I'm going to change retractors from a Gelpi to a Weitlaner, which I think will help with our visualization. Okay, so - there’s a couple ways to find the nerve quite easily. One is just directly behind the medial epicondyle, or two is behind the intermuscular septum. So here's the nerve, right there. It's very superficial. It's quite easy to find. Now I'm going to expose it a little bit better, but just to get a relationship of the epicondyle - ulnar nerve coming across it.


So, remember when you're doing a cubital tunnel release surgery - you're not neurolysing the nerve, you're not doing a transposition. You're doing a neuroplasty. There's a tendency, or a habit, with this surgery for people to do a neurolysis 360. What that does is 2 things. It creates 2 problems. Problem number 1 is it makes the nerve unstable. And number 2, it devascularizes the nerve. Think of a cubital tunnel release no different than a carpal tunnel release, where you're just releasing it where it lies. Now I changed my scissors to a Metz. And once I have it adequately exposed proximally, I'll just slide and make sure we have a great view of it above and below. I'll do a release right where it lies. So that's the easy part of the release - is the proximal part. So if you take a look now - you'll see the nerve - nicely - released - no more fascia. What I released was the arcade. Okay, so now - we're going to do the distal part of the release. I'll just give myself a little bit more skin.

Good. Once the nerve has been decompressed proximally, we can work our way distally. And the next thing you'll find - just to orient everyone, this is the medial epicondyle. This is the olecranon. This is the ulnar nerve. So, we're going to work our way distally. And typically, the path of the nerve across the cubital tunnel, or under Osborne's ligament, is the tightest. And that's where we're working now. And whenever I cut, I always make sure that I have the nerve in view. And again, I'm not doing a - neurolysis of the nerve, I'm doing a neuroplasty.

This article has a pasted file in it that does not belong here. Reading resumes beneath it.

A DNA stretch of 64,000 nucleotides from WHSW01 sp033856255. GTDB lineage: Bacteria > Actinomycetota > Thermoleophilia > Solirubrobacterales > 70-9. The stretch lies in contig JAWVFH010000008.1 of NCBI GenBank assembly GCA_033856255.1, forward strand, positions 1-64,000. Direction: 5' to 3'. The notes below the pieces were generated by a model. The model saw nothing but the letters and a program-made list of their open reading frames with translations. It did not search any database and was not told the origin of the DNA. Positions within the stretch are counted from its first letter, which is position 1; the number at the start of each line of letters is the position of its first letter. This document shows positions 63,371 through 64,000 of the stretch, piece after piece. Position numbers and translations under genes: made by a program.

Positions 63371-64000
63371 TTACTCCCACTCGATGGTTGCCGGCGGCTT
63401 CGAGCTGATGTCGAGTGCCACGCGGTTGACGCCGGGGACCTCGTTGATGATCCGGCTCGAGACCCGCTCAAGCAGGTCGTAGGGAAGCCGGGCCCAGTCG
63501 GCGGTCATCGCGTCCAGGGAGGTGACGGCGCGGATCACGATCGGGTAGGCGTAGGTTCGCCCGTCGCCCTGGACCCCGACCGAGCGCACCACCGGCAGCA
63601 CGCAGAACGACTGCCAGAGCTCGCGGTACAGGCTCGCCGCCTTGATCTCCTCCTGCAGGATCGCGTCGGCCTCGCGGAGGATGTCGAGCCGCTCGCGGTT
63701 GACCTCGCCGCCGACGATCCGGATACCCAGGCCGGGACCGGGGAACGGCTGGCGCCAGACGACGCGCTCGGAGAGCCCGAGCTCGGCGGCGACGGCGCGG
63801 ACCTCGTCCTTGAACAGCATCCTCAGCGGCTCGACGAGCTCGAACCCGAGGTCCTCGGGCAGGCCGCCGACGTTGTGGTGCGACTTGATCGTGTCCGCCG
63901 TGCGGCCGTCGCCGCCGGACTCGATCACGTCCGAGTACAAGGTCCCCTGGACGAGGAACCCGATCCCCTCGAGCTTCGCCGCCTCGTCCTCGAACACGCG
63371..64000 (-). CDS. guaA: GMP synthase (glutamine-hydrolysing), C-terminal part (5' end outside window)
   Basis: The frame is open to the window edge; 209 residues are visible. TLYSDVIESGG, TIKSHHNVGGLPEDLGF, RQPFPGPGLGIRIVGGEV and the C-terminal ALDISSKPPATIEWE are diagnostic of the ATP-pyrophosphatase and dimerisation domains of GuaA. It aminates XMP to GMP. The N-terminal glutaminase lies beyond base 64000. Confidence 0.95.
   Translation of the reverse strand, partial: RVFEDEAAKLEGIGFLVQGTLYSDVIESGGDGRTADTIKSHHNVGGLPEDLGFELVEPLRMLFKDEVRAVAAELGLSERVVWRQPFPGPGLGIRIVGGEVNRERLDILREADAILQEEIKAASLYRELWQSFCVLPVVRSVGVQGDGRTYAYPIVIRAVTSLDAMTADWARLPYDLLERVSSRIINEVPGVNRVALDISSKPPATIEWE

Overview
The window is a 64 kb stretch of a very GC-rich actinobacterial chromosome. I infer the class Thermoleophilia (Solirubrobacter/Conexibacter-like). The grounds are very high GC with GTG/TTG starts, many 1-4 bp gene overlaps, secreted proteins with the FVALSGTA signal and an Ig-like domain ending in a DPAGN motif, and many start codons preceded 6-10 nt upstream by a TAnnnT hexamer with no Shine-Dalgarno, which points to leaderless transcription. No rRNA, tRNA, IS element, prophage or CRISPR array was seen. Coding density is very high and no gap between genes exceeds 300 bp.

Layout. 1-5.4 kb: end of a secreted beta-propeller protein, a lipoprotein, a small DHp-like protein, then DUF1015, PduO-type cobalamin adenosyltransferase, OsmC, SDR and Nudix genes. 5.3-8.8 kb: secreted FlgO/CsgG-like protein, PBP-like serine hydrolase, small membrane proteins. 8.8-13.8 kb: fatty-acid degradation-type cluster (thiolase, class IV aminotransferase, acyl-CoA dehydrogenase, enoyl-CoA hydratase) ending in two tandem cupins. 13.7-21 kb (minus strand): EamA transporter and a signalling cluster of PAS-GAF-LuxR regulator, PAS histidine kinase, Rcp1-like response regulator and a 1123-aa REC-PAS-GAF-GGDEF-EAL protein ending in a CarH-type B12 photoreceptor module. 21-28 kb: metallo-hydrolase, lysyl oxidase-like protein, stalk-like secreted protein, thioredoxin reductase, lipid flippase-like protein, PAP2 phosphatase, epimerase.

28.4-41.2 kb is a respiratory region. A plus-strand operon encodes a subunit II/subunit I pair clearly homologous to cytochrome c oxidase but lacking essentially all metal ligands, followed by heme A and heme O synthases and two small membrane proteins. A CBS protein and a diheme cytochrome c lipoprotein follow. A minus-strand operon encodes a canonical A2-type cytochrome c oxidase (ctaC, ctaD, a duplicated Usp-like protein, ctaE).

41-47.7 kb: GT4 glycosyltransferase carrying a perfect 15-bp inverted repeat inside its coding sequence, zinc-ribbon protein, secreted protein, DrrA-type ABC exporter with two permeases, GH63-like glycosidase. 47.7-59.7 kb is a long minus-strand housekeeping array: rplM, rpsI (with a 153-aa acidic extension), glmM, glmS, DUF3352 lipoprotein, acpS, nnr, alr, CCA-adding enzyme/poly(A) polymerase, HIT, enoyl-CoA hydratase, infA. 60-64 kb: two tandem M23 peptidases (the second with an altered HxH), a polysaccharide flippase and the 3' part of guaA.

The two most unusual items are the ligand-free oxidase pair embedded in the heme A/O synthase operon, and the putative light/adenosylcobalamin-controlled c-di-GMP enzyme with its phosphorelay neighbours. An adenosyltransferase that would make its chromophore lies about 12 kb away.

And I'm going to take this distal, and the question always comes up - how distal do you go? You go until you get to the 2 heads of FCU, the flexor carpi ulnaris, and you make sure that it is decompressed as it travels through. So here's a good view of that plane, just to show you. I'm going to grab a Freer for a second. So just to orient, everybody - so, you'll see the nerve deep, and you see the path of the nerve underneath it. You'll see the fascia of the FCU starting, and my retractors are above that fascia - the fascial plane. And the release that we like to do - is basically - at this level - right here. Let me see if I can put a retractor there to show that a little bit better. It's hard to do by myself here. Unfortunately, I should have had somebody. Just to show everyone the plane. That's the plane below. That's the plane above. And the release is like this. Gentle slide. And cut, and the nerve is free. And you want to visualize - going deep. Make sure it's adequately decompressed. There's often a deep investing fascia - you want to confirm that it is released.


Once adequately released, and satisfied that it's released, you range the elbow - flexion and extension - to make sure that the ulnar nerve does not sublux, or dislocate, over the medial epicondyle. A little bit of rolling and perching is typical, but you do not want it to sublux. And you'll see here in this case that the ulnar nerve is very stable. Once released, you'll see how it tends to pouch more and almost roll freely more, but it should not dislocate or sublux out.

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Filmed At:

Rothman Institute

Article Information

Publication Date
Article ID206.4
Production ID0206.4